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Rosalind Hackett: World Traveler, Gardener, Mystery Lover, Mermaid Collector

Rosalind Hackett with Olel Emmy Wokorach, founder of the Gulu Peace Garden Project, in Gulu, northern Uganda. Hackett said she dreams of bringing Wokorach to UT to study public horticulture and then help him create a botanical garden in this war-affected region of Uganda.

Rosalind Hackett with Olel Emmy Wokorach, founder of the Gulu Peace Garden Project, in Gulu, northern Uganda. Hackett said she dreams of bringing Wokorach to UT to study public horticulture and then help him create a botanical garden in this war-affected region of Uganda.

At UT: At UT since 1986, Rosalind Hackett is head of the Department of Religious Studies, which is celebrating its 50th anniversary. Her areas of expertise include the religions and art of Africa. She co-founded the Gulu Study and Service Abroad Program and directed it for several years. In 2014 to 15, she was a visiting professor at Harvard Divinity School. She is especially proud of having served for a decade as president of the International Association for the History of Religions. She is currently vice president of UNESCO’s Humanities Council and program chair of the African Consortium on Law and Religion Studies, which allows her to travel all around Africa.

Why she chose this field: Born and raised in England, Hackett was planning to study French in college—until she took a noncredit course on world religions. “Even though the teacher was boring, I was hooked,” she said. “My life didn’t go according to plan—and am I grateful for that. Religion is the most fascinating topic in the world.”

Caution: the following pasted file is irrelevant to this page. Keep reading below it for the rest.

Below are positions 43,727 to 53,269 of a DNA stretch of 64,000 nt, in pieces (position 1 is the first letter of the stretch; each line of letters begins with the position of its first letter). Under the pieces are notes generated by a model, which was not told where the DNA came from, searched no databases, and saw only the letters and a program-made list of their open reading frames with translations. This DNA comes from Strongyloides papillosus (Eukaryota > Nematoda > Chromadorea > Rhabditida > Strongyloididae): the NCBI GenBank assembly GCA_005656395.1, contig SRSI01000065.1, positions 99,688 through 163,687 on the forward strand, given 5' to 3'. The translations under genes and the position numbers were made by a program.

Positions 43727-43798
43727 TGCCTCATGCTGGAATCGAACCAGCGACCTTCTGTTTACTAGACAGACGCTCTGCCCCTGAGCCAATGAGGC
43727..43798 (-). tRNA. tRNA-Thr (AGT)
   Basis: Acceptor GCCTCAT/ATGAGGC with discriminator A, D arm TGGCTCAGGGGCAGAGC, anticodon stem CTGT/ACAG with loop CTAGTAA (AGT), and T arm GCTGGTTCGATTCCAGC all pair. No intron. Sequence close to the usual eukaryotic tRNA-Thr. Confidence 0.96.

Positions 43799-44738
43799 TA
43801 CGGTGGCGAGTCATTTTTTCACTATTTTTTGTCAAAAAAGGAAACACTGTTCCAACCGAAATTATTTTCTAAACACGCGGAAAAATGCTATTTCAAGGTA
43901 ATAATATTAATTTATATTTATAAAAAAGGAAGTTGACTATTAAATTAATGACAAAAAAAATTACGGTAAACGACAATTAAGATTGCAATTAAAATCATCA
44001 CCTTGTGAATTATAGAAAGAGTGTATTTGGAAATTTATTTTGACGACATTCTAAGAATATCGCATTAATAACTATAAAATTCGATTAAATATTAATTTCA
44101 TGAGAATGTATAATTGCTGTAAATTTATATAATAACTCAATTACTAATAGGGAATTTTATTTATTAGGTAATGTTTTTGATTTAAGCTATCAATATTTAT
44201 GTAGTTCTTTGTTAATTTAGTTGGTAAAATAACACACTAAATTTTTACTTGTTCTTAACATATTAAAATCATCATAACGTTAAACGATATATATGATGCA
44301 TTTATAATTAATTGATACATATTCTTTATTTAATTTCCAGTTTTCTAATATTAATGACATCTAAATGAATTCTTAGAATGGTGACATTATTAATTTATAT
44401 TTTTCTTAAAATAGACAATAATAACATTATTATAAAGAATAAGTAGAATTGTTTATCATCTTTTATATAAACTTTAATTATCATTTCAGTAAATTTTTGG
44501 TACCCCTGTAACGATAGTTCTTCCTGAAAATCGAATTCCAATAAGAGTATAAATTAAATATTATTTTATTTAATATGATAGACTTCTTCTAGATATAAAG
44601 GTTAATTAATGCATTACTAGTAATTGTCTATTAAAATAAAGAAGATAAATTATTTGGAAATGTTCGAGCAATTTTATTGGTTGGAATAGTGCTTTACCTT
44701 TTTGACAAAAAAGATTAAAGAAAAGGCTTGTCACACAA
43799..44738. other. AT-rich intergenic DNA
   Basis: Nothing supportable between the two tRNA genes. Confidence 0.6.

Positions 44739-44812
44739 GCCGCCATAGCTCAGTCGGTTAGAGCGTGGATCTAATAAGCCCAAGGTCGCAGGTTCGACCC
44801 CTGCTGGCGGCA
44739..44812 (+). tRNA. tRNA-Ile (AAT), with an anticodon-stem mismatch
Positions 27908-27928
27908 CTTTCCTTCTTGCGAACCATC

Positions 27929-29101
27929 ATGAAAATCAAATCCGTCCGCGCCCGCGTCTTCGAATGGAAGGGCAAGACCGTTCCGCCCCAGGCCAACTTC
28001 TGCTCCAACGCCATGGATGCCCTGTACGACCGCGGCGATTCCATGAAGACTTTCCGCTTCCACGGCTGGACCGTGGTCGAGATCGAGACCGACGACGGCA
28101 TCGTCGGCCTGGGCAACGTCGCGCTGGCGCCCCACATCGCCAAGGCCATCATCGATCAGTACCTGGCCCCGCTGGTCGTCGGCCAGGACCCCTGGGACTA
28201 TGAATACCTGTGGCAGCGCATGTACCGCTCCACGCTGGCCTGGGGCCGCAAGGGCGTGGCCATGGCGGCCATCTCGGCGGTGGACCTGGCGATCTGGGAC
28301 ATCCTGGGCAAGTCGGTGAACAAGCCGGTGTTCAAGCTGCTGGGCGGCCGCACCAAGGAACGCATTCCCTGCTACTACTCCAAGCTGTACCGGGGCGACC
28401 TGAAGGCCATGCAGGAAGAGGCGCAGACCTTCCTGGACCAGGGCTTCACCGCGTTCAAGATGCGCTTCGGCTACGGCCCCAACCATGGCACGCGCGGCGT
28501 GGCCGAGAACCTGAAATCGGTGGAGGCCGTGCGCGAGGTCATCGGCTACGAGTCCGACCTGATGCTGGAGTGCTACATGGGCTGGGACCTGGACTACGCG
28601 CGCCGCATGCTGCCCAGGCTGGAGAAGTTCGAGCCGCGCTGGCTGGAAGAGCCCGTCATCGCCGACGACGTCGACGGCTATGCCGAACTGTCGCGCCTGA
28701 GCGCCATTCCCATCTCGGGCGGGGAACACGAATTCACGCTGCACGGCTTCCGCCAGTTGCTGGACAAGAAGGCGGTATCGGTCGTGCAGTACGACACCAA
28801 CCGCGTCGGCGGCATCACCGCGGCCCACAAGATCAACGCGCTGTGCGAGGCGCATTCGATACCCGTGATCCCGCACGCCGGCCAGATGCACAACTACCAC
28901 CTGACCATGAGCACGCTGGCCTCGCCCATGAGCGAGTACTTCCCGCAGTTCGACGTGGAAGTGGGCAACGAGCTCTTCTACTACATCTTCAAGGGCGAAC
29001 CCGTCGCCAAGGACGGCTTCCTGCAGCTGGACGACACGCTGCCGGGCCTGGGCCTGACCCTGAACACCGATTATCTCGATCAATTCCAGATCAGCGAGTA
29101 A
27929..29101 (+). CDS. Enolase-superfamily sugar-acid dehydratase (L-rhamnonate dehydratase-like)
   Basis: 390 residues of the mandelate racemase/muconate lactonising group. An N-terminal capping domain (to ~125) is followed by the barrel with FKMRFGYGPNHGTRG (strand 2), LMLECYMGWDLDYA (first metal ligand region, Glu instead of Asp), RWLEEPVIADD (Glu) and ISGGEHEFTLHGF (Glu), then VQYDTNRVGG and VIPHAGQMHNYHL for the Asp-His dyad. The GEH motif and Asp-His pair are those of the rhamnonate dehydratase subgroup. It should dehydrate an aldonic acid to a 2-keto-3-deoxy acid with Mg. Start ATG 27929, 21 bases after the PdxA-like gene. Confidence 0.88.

Hackett first traveled to Africa as a graduate student. She later taught in Nigeria for eight years. “The moment I set foot in Africa, it suited me perfectly,” she said. “It is a feast for the eyes and ears. There’s vibrant religious diversity there.”

She’s an avid traveler. The last year has taken her to the Arctic, China, Brazil, Canada, England, and India, and she will soon be heading to Mali, Morocco, and Uganda. Her clothing and jewelry reflect her globe-trotting: “I always try to wear something a student might ask me about. It’s all part of my strategy to get students interested in traveling.”

Outside interests: “I’m a missionary for gardening,” she said. The garden at her West Knoxville house—once scouted by Martha Stewart magazine—is filled with perennials, herbs, and vegetables. She has a children’s garden, a Japanese Zen garden, a Mediterranean garden, and a Smoky Mountain garden.

Favorite book: “British detective mysteries are my escapism,” she said. The late P. D.  James is one of her favorite authors.

She plans to write a book to honor her “wickedly funny” mother, who recently died at the age of 97 in England. Hackett and her mother were extremely close and spoke by phone almost every evening. As her mother’s health declined, Hackett began using Facebook—another one of her other favorite things—to record their witty and insightful conversations. Friends around the world became avid readers, and Hackett would like to compile all the posts into a book.

If I didn’t do this, I’d: “Be a BBC producer or a human rights lawyer.”

One last thing: Her office décor features mermaids in tapestry and counted cross-stitch and sculpted from metal, pottery, and fabric. At home, she has a mermaid-themed bathroom and a large Mexican mermaid hanging from a ceiling. “I have enough to go into a museum,” she said.

Her fascination stems from learning about water spirits that are prevalent in the beliefs of the riverine and coastal cultures of West Africa that she used to frequent.

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